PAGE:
Both Ann Arbor and Ypsilanti are within the Huron River watershed; additionally, the river supplies most of the Ann Arbor's municipal water supply. The river runs through the area on its way from its headwaters, to the north in Oakland and Livingston Counties, to Lake Erie. Designated a Country Scenic Natural River, the Huron is a popular site for canoeing and other recreations, with numerous parks along its length - within the City of Ann Arbor, there is a greenway of parks and trails running along the length of the river. The river's lower portion has long suffered contamination from industrial facilities in and around Ann Arbor and Ypsilanti; the upper sections have more recently been strained by stormwater runoff from the rapid development of farmland and natural areas.

Huron River in Pictures

Kayaks on the Huron River approaching Geddes Pond



Tributaries of the Huron River

Several creeks feed the Huron within Ann Arbor, including,

To the west of Ann Arbor, more creeks fill the river:

Dams on the Huron River

Parks along the Huron River

Huron River in Ypsilanti

The Huron River runs through Ypsi from the northwest to Ford Lake in the south, dividing the EMU campus and Downtown Ypsilanti, on the west side, from Depot Town on the east side. The riverfront is largely made up of parks, including Riverside Park and Frog Island Park, and current or former industrial facilities. The Huron also serves as an formal border within the city of Ypsilanti: areas west of the city exist in the 48197 zip code, with areas east being covered under the 48198 code. Similarly, the river is the official marker that separates the eastern lengths of streets from the west (i/e: E. Forest & W. Forest).

Many of the industrial sites along or near the River in Ann Arbor and Ypsi are being redeveloped, though work is often impeded by past soil contamination, and some of these projects have been criticized for their insensitivity to historic structures or perceptions of fiscal mismanagement. The destruction of the Peninsular Paper factory for apartments and the Water Street Redevelopment Project, in Ypsilanti, and the Broadway Village project in Ann Arbor's Lower Town are examples of controversial redevelopments along the river

The Washtenaw County Border to Border Trail project aims to create a biking and walking path along the River for its entire length through the County, connecting Ypsi, Ann Arbor, Dexter, the Hudson Mills Metropark, and other attractions. Several segments of this trail system already exist, including the entire length within the City of Ann Arbor, and most of the segements in the City of Ypsilanti and between the two cities.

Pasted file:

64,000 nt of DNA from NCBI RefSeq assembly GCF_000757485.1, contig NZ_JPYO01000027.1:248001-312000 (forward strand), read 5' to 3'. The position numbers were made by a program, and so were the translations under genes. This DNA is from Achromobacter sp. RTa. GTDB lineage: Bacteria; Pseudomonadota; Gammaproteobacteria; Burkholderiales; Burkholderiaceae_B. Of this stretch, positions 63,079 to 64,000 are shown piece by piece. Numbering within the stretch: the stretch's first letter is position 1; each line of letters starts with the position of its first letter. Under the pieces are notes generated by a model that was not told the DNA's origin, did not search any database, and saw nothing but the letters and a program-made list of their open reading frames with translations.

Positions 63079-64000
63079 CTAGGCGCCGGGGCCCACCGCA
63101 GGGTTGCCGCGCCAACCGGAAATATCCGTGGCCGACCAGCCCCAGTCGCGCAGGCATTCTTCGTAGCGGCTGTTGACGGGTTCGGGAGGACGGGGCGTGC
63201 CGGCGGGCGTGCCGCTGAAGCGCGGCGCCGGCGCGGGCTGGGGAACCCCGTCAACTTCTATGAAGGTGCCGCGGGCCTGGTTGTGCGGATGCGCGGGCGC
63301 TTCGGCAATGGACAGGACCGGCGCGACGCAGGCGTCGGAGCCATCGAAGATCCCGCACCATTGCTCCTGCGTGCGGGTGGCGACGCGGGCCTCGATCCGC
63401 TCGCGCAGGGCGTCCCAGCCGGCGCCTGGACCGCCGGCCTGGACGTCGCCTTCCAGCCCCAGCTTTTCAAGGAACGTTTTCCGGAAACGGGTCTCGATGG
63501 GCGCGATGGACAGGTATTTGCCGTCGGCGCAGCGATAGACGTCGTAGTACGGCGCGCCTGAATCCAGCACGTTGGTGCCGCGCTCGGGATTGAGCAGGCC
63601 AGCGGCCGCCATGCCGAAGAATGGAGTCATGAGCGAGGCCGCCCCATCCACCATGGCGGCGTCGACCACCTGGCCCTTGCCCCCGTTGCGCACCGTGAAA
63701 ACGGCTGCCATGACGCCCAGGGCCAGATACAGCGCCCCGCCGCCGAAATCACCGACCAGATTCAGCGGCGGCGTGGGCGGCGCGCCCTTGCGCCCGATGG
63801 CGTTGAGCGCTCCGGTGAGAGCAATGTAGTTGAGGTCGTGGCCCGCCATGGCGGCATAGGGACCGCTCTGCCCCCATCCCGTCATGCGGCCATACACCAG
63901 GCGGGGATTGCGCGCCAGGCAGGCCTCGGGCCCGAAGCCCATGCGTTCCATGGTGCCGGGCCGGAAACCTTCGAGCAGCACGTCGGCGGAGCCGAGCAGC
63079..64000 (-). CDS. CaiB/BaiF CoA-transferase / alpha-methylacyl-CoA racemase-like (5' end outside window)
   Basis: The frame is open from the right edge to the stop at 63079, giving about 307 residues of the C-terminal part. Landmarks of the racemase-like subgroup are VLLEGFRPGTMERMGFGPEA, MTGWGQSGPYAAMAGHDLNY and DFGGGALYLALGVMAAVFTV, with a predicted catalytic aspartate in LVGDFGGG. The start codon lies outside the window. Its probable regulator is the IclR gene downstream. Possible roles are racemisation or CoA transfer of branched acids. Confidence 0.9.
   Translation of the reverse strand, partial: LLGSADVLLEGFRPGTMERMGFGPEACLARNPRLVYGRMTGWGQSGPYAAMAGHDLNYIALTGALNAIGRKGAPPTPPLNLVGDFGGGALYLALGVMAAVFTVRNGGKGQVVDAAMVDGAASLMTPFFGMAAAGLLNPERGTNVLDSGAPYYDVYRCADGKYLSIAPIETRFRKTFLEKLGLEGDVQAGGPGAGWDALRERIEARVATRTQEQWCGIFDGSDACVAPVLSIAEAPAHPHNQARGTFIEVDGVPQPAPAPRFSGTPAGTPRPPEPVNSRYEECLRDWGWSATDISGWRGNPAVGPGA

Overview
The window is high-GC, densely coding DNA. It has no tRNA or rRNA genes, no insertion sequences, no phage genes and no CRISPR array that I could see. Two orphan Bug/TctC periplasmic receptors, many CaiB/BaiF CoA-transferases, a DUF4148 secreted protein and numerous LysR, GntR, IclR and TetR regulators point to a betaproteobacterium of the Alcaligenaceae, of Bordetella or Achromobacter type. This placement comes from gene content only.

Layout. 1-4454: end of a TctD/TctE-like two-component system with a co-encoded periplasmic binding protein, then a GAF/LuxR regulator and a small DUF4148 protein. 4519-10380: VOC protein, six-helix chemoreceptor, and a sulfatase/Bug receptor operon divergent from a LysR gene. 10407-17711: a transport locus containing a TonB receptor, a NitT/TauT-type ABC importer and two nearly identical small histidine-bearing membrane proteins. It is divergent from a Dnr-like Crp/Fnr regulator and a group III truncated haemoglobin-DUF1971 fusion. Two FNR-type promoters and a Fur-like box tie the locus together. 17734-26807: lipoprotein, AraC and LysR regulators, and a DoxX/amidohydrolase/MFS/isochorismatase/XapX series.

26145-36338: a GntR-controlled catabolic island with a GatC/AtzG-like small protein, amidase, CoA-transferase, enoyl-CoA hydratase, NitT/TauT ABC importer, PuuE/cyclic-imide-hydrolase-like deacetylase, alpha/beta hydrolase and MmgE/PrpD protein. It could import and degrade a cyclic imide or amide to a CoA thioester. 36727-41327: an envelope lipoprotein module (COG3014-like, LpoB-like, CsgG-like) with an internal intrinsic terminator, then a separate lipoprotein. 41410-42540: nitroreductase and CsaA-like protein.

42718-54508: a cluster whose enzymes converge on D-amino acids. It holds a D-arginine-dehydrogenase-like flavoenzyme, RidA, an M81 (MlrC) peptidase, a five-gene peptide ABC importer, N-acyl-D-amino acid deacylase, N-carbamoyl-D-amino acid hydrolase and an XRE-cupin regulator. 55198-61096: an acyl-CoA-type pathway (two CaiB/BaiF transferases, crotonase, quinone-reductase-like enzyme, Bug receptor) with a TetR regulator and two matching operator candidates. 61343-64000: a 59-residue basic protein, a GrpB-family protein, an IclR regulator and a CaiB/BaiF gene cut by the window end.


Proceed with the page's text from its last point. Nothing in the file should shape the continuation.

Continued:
Flooding in the Huron River Basin

When early spring melts, heavy rains, or other unusual weather occurs, portions of the Huron River basin are subject to flooding.

In the Hamburg Township area, flooding on Ore Lake and Little Ore Lake happened in June 2004; again in September 2008 after Hurricane Ike; and again in March 2009 after an early thaw.

After Hurricane Ike in 2008, Millers Creek contributed to water on Geddes Road near the Huron River.

Fleming Creek spreads out into its floodplain in Parker Mill County Park annually; a boardwalk there makes for easy viewing of that area.

Riverside Park in Ypsilanti will be submerged if the water is high enough.

The June 21, 1968 flood wiped out the Dixboro Dam, and caused damage to the Argo Dam and the Superior Dam.

A 1904 flood caused damage in Ypsilanti.

The USGS mean daily flow values table shows mean daily stream flow values; the two months with highest water flow are March and April, and the two months with the lowest water flow are August and September.

A table of Huron River water levels is a handy index to real time information.

Sewer backups

Some storm drains in Ann Arbor are improperly connected to sewer drains, leading to basement flooding.

Bridge over the River Huron

The Huron is crossed by bridges that carry highway, road, railroad, foot, and bicycle traffic. Notable among these bridges are the tridge in Ypsilanti and the East Delhi Road Bridge.

Chain of lakes


The Huron River in Hamburg Township climbed to 7.25 feet Wednesday afternoon, prompting residents around Ore Lake to use some of the sandbags that were filled in their neighborhood earlier that day.

Huron River: Dams: Argo Barton Geddes Superior Dixboro | Creeks: Allen Fleming Honey Malletts Mill Swift Run Traver | Ponds: Barton Argo Geddes | Lakes: Ford Lake | Floods: June 1968

Pages tagged “Huron River”